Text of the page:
By keeping your body healthy, you can slow the natural ageing process and live healthily and independently
BY KHIRTINI K KUMARAN
MALAYSIA is close to becoming an ageing society. According to the Malaysian Department of Statistics, the population aged 60 and above rose from 8.1 per cent in 2011 to 11.2 per cent in 2021.
The life expectancy of those over the age of 60 has also risen. When men and women reach the age of 60, they can expect to live another 18.9 and 21.8 years, respectively.
Therefore, healthy ageing is critical for a long and healthy life with a lower risk of disease and illness.
According to the World Health Organisation (WHO), healthy ageing develops and maintains the functional ability for long-term well-being. Functional ability refers to the capabilities that enable everyone to be and do what they value.
“A successful healthy ageing is more than just the absence of disease and immunity. You want to make sure that you don’t depend on anyone but yourself when you age.
“It is about living healthily and independently and being useful to society as we grow old,” said Tan Sri Dr Mohamed Ismail Merican, a consultant hepatologist/internal medicine specialist at Prince Court Medical Centre.
The former Health Director-General spoke on ‘Healthy Ageing: Adding Years to Life and Life to Years’ at the 10th Malaysian Hybrid Conference on Healthy Ageing.
Factors influencing longevity
“Cellular multiplication slows down with age, and the rate of formation of T lymphocytes of the immune system decreases with age. The immune breakdown triggers the human ageing process and makes the body vulnerable to diseases.”
He continued: “There are genetic factors, whereby genes associated with the mechanism of programmed cell death (apoptosis) also affect ageing in individuals.”
The ageing process is also influenced by environmental factors such as excessive heat and light, constant exposure to toxins and poisons, poor oxygen conditions and malnutrition.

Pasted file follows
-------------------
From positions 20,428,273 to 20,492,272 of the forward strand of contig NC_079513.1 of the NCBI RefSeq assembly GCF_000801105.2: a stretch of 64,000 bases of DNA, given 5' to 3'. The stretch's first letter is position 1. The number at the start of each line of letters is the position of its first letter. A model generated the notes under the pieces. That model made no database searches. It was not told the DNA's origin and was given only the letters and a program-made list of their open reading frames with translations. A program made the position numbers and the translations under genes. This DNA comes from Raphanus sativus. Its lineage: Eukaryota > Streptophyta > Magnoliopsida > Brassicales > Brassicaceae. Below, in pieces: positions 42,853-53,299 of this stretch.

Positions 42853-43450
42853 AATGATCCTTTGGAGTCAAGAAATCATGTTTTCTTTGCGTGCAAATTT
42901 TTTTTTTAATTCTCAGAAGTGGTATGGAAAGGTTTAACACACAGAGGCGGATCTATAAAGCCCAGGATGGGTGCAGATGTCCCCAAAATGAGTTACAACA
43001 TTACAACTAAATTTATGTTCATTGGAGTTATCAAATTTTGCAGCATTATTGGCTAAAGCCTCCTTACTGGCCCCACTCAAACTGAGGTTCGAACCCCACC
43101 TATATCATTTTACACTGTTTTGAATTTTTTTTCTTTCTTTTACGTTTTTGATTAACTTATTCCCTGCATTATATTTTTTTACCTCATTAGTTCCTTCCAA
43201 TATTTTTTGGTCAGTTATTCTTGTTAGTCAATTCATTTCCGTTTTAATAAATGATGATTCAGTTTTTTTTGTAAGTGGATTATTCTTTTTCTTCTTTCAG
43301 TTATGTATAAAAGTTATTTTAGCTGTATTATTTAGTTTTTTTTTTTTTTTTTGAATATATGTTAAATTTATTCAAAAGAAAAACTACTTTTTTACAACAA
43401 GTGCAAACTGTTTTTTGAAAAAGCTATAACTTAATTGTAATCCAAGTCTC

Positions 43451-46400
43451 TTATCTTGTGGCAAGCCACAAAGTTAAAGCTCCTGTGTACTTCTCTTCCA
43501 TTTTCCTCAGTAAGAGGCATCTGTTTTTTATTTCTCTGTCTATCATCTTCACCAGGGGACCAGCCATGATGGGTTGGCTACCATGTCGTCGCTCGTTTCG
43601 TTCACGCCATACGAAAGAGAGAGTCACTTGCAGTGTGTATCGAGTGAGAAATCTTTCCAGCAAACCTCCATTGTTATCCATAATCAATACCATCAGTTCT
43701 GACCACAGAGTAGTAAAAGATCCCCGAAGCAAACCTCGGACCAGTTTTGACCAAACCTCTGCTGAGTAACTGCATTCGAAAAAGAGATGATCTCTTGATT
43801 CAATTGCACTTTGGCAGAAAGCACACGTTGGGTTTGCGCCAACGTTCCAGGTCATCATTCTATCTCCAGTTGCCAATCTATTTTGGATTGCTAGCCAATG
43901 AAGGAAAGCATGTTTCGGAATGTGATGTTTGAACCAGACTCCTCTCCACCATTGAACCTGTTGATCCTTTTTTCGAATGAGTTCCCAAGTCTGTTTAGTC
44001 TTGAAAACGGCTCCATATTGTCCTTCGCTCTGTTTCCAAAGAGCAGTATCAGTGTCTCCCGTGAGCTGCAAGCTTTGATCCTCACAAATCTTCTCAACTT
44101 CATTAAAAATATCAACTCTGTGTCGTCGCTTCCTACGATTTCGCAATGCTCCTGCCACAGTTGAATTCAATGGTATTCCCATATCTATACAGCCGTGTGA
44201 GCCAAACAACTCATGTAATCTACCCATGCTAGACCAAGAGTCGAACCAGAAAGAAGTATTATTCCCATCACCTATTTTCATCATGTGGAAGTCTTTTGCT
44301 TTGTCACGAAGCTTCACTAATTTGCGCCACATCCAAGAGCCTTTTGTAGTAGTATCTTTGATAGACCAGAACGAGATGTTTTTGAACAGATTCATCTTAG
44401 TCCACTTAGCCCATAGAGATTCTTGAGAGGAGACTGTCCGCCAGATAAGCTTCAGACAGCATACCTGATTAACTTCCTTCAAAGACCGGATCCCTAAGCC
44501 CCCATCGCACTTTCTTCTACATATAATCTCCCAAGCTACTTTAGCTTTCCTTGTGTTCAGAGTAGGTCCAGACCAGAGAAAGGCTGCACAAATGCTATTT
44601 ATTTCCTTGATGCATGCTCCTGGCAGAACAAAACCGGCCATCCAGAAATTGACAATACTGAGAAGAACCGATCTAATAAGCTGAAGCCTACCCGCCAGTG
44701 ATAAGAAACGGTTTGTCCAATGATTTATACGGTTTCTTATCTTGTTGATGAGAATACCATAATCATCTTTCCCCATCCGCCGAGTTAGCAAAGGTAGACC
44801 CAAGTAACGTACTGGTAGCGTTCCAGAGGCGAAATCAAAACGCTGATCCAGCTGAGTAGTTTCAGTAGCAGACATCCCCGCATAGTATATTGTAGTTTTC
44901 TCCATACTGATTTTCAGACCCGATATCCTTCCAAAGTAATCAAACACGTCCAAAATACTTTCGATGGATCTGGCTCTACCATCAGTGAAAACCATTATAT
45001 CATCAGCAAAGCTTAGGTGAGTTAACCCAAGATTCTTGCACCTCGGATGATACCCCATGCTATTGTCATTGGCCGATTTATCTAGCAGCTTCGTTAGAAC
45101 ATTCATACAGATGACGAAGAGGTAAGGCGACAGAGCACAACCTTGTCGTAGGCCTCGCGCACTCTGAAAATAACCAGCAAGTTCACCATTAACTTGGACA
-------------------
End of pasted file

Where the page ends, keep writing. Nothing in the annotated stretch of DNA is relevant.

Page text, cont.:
“If you were to adopt an unhealthy lifestyle, with overconsumption of alcohol and heavy smoking, lack of exercise, not enough rest or sleep, that can also contribute to you growing older faster.
As for longevity, he explained, factors include the family we were born into, gender and ethnicity, level of education, financial resources and accessibility to a quality healthcare system. For example, women tend to live longer than men.
“Generally, women have smaller bodies, thus less stress to the heart. They also have a stronger immune system compared to men because testosterone acts as an immune suppressant.”
Women also have less tendency to engage in physically dangerous activities.
Strategies to ageing healthily
“When we talk about healthy ageing, it is about developing and maintaining optimal mental, social, and physical well-being and function in older adults.
“It is likely to be achieved when communities are safe, promote health and well-being, and use health services and community programs to prevent or minimise diseases.
“There are simple natural strategies to help retain physical vigour, mental clarity, and youthful appearance as you grow older.”
Dr Mohamed Ismail said that there would be a decrease in strength, endurance and flexibility as we grow older. So it is best to do regular exercise to maintain fitness, strength and balance.
“Physical activity is essential, and one must exercise at least 45 minutes or three times a week.”
Good eating habits and healthy foods are crucial to staying healthier longer.
“Stimulate your appetite with a good diet and drink adequate water. You must avoid processed foods high in fat, salt and sugar. Take vitamin C regularly to enhance the immune system.”
He also emphasised the importance of managing risk factors for disease.
“I can’t stress enough the importance of frequent health screenings. Visit your doctor at least once a year for a thorough examination. Also, make sure you understand what medications you’re taking and why you’re taking them.
“Improve your mental fitness. Read newspapers, magazines and books, and learn new skills. You must keep your mind active and give a boost to the brain. Our brain is like a muscle; it needs to work out to keep it working effectively.
“Make sure you get enough sleep and rest. A good night’s sleep should be around eight hours.
“Be aware of your surroundings and take precautions to avoid falls and slips. Bones are reservoirs of minerals like calcium and phosphorus, but depletion of these minerals makes the bones weak during ageing,” he cautioned.
A holistic perspective
The Malaysian Healthy Ageing Society (MHAS) hosted the 10th Malaysian Hybrid Conference on Healthy Ageing from March 15 to 17 in a physical-virtual hybrid format,
Themed “Holistic Healthy Ageing: 10 Pillars to Living Longer, Healthier and Better”, the three-day conference in Penang, featured symposiums, lectures and workshops from experts who are community members, leaders, NGOs, societies and advocates of healthy ageing from various healthcare-related industries.
The conference covered all significant aspects of healthy ageing, focusing on how to stay healthy and engaged in our later years.
The speakers’ expertise ranged from physical, nutritional, emotional/mental well-being, social wellness and engagement, and environmental aspects of ageing, and the topics reflected a more holistic perspective. — The Health